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Re: [CSS2.1] Clarification on section 4.1.3 and the application of escaped newlines to identifiers.

From: Zack Weinberg <zweinberg@mozilla.com>
Date: Wed, 5 Nov 2008 13:10:07 -0800
To: W3C Emailing list for WWW Style <www-style@w3.org>, info@gtalbot.org
Message-ID: <20081105131007.501fa545@mrtock>
fantasai <fantasai.lists@inkedblade.net> wrote:
> Justin Rogers wrote:
> > G Talbot has a test case that implies the following CSS identifier
> > be reconstituted by throwing out the escaped newline.
> > 
> > DIV { background-color: gre\
> > en; }
> > 
> > However, there is nothing in the wording of the specification that 
> > implies this is true, though other browsers are clearly accepting
> > this. Below the spec  says 1) inside of a string, which we are not.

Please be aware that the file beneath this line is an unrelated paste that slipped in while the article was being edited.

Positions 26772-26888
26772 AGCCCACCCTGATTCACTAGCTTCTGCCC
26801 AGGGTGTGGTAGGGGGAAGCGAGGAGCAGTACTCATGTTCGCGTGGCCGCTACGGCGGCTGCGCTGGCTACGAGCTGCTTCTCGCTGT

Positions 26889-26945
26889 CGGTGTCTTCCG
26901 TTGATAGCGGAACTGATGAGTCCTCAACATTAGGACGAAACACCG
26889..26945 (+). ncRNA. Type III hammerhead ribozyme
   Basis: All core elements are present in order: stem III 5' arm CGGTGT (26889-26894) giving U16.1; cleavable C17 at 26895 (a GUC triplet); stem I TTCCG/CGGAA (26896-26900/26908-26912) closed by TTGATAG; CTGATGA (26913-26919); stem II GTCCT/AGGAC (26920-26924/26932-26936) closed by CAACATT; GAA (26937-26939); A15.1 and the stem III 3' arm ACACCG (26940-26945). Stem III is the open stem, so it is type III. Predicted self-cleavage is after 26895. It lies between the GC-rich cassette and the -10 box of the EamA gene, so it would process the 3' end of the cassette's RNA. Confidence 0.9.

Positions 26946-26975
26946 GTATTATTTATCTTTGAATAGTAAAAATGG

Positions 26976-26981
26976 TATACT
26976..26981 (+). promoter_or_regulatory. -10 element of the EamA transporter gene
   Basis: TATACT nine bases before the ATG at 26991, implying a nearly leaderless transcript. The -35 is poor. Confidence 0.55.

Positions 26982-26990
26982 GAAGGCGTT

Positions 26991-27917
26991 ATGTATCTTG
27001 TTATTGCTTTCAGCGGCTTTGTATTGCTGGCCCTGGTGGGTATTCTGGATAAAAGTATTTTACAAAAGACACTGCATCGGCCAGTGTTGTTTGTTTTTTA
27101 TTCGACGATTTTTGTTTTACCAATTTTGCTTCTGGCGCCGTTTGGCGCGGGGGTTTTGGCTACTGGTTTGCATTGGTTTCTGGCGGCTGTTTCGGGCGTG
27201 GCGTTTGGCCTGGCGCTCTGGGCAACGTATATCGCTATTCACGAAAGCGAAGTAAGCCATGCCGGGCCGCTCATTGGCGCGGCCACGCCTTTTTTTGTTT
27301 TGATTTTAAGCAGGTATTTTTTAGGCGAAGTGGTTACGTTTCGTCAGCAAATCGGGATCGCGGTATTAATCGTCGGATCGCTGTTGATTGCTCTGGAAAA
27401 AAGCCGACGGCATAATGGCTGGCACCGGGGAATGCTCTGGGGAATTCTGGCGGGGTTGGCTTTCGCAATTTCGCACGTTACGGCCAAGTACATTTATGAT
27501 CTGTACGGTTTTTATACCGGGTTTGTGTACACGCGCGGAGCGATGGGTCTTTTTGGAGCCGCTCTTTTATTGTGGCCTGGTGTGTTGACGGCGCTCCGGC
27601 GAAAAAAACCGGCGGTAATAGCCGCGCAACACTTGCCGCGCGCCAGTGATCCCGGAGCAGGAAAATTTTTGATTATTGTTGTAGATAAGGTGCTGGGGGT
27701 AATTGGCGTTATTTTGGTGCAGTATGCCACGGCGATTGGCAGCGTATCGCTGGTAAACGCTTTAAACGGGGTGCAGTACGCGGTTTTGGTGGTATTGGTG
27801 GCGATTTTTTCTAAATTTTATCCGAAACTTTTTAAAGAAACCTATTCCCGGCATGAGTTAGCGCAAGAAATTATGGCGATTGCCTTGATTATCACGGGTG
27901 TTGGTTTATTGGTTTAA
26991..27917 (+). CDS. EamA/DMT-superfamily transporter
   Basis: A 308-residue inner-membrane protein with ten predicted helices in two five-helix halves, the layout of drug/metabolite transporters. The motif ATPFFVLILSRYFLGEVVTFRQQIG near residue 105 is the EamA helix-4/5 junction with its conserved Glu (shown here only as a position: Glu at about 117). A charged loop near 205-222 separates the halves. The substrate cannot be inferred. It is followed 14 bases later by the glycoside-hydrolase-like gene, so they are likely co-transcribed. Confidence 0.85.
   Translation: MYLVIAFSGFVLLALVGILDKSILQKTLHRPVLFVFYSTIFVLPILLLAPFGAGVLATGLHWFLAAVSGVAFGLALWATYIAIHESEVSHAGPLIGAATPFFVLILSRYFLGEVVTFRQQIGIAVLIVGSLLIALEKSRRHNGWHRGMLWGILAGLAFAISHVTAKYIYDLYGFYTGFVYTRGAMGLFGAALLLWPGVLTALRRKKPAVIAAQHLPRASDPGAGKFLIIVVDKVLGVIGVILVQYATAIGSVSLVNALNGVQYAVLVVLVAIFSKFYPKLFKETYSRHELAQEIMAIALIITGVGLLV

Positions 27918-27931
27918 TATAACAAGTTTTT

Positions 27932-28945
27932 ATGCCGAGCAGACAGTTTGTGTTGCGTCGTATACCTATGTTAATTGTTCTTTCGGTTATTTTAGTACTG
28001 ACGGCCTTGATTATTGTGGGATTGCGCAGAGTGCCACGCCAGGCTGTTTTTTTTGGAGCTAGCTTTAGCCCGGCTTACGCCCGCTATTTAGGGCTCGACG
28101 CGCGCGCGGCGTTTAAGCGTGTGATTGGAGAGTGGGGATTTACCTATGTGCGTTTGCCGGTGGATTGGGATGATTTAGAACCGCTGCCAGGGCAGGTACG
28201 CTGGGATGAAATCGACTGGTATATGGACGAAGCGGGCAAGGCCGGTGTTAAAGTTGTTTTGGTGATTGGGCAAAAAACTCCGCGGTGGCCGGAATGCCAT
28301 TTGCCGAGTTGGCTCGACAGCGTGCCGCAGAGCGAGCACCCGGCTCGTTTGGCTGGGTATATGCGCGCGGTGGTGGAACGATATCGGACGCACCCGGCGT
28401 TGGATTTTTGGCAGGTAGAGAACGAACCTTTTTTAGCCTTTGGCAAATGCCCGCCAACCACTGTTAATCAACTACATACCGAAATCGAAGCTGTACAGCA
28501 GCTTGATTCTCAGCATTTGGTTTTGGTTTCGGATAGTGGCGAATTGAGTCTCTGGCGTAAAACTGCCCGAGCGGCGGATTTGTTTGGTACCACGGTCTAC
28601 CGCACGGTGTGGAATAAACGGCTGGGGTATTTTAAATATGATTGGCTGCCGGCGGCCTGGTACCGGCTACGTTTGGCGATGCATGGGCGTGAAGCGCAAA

> > 2) cancels the meaning of special characters, which it is not, 3)
> > allows for inserting Unicode characters, which it again is not.
> 
> The newline is a special character. It normally ends an identifier.
> If it is escaped, then it forms part of the identifier. In this case,
> that example should parse equivalent to
> 
> DIV { background-color: gre\00000Aen; }

Gecko will be easy to change, but I'm not seeing other browsers do what
you say they ought to do.  The attached test case uses the construct

#iden\
tifier { background-color: lime; }

 -- Firefox 3 applies this rule to an element whose ID attribute is
    "identifier".
 -- IE 7 does the same.  I don't have convenient access to 6 or 8.
 -- Opera 9.52 treats this as a parse error.

zw

Received on Wednesday, 5 November 2008 21:11:29 GMT

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